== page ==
Learn the best tips & hacks for shorter strength workouts that still produce big gains. Save time in the gym while getting stronger. Learn practical, effective methods to maximize gains in minimal time.
Shorter Strength Workouts: Increase Efficiency
Many people are busy and short on time. They recognize they need to exercise.
You can train with limited time and still get strong. Which method you choose depends on available time and your preferences.
In this video and in the text below, we explain different methods for shorter yet effective workouts. Learn the tips, tricks, hacks, and methods to save time but not lose gains!
Shorter Rest Periods
Shortening rest periods may be the first thing to look at to effect shorter strength workouts.
Many people spend too much time resting.
Yes, in an ideal world or in a situation where you are an elite strength athlete looking to eke out every possible gain, resting 10+ minutes between sets makes sense.
For the vast majority of lifters, however, this is not the case.
Look to rest 2-3 minutes between sets. The greater intensity of the work sets, the more muscle mass involved in the lift, and the higher the degree strength is the primary purpose of the work sets, the longer the work should be.
For example, biceps curls done for hypertrophy only need about 1 minute of rest.
Deadlifts approaching RPE 9, however, require longer rest periods to allow for greater recovery.
In general, though, keeping rest periods 2-3 minutes is about right. Have a timer that is not your phone, and set the timer as soon as possible after the work sets.
4-Day Split (More Frequent Shorter Workouts)
We’ve discussed this elsewhere. This produces shorter more frequent workouts than 3 full body workouts.
Supersets & Circuits
Supersets and circuits, similarly to reducing the rest periods, reduce inter-set recovery but are a great approach for shorter strength workouts.
Supersetting involves pairing two exercises, typically that minimally interfere with each other.
For example, perform a set of bench press and then a set of barbell rows, then rest.
While the barbell rows do use up energy that you nee for the next bench press set, the rows primarily work the muscles of the upper back and biceps, and the bench press primarily work the muscles of the chest and triceps (many of the muscles trained in the two exercises are antagonists).
Circuits typically involve 2 or more workouts and may or may not have prescribed rest between exercises. Circuits are an especially great way to perform accessory work.
For example, a lifter may perform a set of tricep pushdowns, then a set of bicep curls, then a set of lateral raises, and then immediately repeat.
The exercises minimally interfere, the lifter will likely experience some conditioning effects, and the diminished hypertrophy effects will be relatively small.
One Lift a Day – Extremely Short on Time
This is a method for shorter strength workouts for someone with an extremely busy schedule.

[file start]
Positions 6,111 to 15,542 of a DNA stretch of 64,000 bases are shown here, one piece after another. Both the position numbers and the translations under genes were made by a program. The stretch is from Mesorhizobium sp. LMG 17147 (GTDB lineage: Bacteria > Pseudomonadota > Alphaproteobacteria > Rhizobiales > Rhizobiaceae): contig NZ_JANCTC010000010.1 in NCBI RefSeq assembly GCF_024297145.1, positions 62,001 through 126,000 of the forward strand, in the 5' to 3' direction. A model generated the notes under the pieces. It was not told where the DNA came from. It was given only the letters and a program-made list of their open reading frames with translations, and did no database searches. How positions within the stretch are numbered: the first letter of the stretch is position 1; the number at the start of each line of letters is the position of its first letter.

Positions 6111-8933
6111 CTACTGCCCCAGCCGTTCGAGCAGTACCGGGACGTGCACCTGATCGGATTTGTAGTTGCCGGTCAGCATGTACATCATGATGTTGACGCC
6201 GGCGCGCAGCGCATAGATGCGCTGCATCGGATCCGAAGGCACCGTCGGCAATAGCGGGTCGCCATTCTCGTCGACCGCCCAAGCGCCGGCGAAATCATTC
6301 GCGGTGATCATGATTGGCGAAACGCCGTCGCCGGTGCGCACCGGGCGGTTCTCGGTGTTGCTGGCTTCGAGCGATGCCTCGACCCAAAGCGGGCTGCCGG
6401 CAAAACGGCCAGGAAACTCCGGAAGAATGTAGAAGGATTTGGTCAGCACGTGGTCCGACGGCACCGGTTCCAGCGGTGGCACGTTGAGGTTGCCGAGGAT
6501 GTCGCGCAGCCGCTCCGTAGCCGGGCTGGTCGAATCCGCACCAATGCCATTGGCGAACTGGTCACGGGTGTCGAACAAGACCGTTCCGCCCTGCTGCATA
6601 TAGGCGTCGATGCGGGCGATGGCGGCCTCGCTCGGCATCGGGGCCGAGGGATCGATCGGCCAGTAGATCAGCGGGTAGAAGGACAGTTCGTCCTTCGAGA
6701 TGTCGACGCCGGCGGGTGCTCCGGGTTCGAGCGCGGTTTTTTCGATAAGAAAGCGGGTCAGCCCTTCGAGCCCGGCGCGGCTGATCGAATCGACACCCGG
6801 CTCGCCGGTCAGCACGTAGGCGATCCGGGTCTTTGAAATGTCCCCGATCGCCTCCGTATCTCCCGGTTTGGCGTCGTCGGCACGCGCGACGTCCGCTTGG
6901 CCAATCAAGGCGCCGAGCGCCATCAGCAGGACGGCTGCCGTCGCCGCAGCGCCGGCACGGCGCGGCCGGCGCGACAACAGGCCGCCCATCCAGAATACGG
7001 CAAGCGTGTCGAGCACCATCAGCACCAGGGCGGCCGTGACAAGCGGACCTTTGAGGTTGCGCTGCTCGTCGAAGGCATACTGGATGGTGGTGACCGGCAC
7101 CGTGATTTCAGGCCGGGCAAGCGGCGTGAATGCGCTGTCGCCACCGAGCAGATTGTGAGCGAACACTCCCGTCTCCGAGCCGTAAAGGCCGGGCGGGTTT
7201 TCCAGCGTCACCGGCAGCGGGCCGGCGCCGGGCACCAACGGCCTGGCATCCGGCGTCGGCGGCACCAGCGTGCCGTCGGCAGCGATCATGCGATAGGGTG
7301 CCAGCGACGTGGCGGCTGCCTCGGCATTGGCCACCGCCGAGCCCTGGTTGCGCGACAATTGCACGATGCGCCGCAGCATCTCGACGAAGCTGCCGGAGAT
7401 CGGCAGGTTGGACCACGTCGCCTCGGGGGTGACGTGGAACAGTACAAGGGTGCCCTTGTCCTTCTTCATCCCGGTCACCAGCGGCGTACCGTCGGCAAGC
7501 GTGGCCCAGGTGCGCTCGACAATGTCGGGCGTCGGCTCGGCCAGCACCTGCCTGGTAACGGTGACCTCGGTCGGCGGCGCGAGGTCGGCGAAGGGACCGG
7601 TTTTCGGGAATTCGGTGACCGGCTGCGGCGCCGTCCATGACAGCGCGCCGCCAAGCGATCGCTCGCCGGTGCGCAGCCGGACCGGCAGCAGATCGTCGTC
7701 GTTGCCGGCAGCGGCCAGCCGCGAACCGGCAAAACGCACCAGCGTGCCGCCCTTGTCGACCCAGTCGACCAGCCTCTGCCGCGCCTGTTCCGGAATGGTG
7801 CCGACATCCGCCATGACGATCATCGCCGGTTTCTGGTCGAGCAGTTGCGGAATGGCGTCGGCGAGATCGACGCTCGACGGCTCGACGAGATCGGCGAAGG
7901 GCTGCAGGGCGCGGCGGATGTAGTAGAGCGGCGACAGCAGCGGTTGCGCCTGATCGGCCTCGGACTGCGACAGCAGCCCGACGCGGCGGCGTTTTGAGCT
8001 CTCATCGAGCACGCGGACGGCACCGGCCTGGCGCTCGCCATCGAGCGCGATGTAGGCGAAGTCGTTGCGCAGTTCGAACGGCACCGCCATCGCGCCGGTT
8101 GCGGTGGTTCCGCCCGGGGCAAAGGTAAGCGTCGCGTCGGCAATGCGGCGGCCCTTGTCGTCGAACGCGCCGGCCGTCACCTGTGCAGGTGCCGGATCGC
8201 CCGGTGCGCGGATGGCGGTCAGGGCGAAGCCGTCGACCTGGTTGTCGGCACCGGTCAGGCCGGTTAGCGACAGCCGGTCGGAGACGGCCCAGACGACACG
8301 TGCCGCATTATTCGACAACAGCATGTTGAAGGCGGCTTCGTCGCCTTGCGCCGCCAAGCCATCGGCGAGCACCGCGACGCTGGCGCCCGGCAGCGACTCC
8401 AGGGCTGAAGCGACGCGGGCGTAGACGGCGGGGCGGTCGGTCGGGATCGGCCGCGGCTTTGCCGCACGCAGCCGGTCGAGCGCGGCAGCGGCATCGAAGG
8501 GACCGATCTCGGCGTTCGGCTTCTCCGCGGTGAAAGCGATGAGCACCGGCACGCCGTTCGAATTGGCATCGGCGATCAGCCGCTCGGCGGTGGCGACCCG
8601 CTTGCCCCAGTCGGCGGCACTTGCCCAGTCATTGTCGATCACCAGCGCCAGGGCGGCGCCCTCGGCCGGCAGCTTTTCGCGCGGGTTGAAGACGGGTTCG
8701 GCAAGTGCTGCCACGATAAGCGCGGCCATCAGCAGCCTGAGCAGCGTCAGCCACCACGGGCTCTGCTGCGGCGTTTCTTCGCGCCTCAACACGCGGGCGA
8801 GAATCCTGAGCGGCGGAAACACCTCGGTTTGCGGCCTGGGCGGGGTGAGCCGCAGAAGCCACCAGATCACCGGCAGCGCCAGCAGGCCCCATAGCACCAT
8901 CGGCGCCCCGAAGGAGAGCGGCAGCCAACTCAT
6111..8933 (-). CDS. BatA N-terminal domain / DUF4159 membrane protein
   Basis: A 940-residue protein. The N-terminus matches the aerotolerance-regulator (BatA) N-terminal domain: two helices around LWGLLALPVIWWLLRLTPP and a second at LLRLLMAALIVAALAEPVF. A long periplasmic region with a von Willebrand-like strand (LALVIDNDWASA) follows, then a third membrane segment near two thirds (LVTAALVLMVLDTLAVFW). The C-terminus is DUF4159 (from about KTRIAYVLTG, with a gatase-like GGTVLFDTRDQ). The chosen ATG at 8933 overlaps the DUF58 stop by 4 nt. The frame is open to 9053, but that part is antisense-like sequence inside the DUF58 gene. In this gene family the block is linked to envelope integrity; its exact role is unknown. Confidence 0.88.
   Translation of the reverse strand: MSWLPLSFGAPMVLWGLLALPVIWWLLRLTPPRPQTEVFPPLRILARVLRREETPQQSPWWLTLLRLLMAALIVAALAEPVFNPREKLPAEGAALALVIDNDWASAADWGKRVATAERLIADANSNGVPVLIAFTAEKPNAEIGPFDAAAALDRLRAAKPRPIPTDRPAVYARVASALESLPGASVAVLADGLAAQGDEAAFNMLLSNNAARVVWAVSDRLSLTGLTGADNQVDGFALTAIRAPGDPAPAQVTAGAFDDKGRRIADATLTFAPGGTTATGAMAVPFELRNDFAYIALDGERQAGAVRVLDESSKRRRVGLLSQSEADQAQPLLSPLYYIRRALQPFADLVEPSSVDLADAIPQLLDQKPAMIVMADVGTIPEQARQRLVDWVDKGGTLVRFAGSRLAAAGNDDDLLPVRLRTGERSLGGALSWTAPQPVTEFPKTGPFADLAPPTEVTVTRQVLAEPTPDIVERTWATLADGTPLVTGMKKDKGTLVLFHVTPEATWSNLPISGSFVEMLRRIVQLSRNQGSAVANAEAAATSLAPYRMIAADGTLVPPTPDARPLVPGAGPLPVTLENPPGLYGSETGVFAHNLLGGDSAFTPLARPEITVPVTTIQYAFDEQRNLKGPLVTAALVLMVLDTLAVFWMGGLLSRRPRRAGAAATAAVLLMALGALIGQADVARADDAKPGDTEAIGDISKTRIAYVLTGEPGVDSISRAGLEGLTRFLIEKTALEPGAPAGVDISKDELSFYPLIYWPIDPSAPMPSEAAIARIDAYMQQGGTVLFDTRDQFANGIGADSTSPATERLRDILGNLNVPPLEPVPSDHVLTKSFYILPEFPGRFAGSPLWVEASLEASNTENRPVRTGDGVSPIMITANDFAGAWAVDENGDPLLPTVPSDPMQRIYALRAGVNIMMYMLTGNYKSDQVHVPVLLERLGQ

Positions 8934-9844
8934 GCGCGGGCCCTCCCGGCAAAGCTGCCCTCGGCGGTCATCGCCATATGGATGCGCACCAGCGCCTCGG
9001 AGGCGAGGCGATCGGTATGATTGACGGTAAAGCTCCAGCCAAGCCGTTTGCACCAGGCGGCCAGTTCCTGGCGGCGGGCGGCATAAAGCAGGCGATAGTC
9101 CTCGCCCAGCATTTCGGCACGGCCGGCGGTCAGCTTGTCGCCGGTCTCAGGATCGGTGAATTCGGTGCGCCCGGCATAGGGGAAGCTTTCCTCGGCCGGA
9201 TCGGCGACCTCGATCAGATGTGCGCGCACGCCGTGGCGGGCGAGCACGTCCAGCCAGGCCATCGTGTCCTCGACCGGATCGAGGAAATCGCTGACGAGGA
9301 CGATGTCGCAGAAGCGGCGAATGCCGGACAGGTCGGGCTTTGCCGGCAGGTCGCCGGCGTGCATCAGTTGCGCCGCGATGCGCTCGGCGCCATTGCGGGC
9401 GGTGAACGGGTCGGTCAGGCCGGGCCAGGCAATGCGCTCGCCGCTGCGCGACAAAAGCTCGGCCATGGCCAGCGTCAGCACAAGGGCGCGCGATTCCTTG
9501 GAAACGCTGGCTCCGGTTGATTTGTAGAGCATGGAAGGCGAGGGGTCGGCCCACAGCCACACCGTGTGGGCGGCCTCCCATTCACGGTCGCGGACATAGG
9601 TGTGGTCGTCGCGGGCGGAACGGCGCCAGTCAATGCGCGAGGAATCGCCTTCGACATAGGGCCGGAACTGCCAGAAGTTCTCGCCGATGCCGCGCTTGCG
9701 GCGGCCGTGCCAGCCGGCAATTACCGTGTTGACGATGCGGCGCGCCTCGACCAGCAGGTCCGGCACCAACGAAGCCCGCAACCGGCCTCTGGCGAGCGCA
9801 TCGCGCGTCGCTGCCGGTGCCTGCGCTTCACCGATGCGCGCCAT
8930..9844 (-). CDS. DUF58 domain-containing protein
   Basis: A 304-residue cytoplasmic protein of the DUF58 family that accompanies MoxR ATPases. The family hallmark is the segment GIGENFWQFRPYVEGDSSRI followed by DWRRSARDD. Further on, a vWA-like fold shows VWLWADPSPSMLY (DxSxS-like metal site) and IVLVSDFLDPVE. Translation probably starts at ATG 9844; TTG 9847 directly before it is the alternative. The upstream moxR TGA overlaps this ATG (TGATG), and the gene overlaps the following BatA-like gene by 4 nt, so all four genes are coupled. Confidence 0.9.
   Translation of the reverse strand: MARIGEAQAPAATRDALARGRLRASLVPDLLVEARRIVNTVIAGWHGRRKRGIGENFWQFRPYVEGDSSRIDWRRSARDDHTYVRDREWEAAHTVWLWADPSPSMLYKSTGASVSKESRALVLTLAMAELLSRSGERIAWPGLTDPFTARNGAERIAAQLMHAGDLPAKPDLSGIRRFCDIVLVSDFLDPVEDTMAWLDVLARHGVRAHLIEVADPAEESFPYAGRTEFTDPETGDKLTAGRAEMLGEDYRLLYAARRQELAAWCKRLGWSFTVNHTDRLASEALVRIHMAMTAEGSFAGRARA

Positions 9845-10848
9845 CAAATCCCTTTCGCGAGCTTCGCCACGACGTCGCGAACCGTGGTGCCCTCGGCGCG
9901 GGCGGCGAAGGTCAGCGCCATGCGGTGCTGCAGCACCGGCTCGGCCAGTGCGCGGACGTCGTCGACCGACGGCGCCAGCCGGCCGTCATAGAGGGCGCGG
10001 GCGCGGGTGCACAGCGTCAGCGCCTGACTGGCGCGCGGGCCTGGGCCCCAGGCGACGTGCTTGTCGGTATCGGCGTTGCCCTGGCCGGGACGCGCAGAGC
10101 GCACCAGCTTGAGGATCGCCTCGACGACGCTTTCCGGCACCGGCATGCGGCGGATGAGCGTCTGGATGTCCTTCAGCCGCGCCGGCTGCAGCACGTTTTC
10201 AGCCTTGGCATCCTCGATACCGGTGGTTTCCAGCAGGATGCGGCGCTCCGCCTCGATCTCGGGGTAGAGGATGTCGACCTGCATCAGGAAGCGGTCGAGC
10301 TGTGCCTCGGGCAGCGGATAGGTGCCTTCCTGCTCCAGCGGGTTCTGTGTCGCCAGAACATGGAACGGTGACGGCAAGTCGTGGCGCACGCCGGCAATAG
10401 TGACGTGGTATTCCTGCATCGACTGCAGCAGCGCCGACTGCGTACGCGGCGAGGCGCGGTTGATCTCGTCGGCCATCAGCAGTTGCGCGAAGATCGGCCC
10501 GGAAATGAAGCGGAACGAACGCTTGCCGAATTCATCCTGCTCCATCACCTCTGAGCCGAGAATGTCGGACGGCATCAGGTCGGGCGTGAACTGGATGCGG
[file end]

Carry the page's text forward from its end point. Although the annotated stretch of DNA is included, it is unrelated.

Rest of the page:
This may involve literally only performing work sets for one exercise, such as a deadlift, or it may come with only one compound lift and then some quick assistance work.
This allows for extremely short workouts, done more frequently, for someone who has to squeeze the workouts into a tight schedule.
Warm Up During Work Sets
This tip for shorter strength workouts requires you to have two bars. It’s a simple way, however, to shorten your workout without changing programming.
It takes advantage of the fact that warm ups don’t require much energy or effort. In between your work sets, complete a warm up set of your next exercise.
It’s really that simple.
AMRAPs & Myo Reps
AMRAPs and Myo Reps shorten strength workouts via a different training methodology. They’re also a form of autoregulation.
For compound movements, such as squats or deadlifts, AMRAPs are typically performed with an RPE cap (e.g. RPE 8.5). For accessory work, such as dumbbell curls, they can be performed to failure, as these exercises are less stressful (and if the goal is hypertrophy, higher RPE is required).
Myo reps involve an initial set followed by back off sets with minimal rest.
You might perform a set of 5 at a certain RPE (e.g. Pause Bench 1×5 @ RPE 7) and then you can perform sets every 30 seconds until you can no longer hit at least 3 reps per set.
Similarly, instead of stopping when you can’t perform a certain number of reps per set, you may aim to hit a certain number of total reps in the back off sets (e.g. 15 reps in as few sets as possible).
Recovery between sets is minimized, but you can get a lot of work in quickly.
Dynamic Training (Lift Fast for Shorter Workouts)
We’ve discussed this elsewhere. This enables shorter strength workouts by performing work sets at a relatively low intensity, but with reps performed as fast as possible while maintaining good form.
This may look like Bench Press 10×3 @ 60% e1RM. You perform each set every minute on the minute (EMOM).
This requires meticulous attention to time. The lifter needs consistently good form. Lastly but critically, the lifter must lift with 100% effort each rep.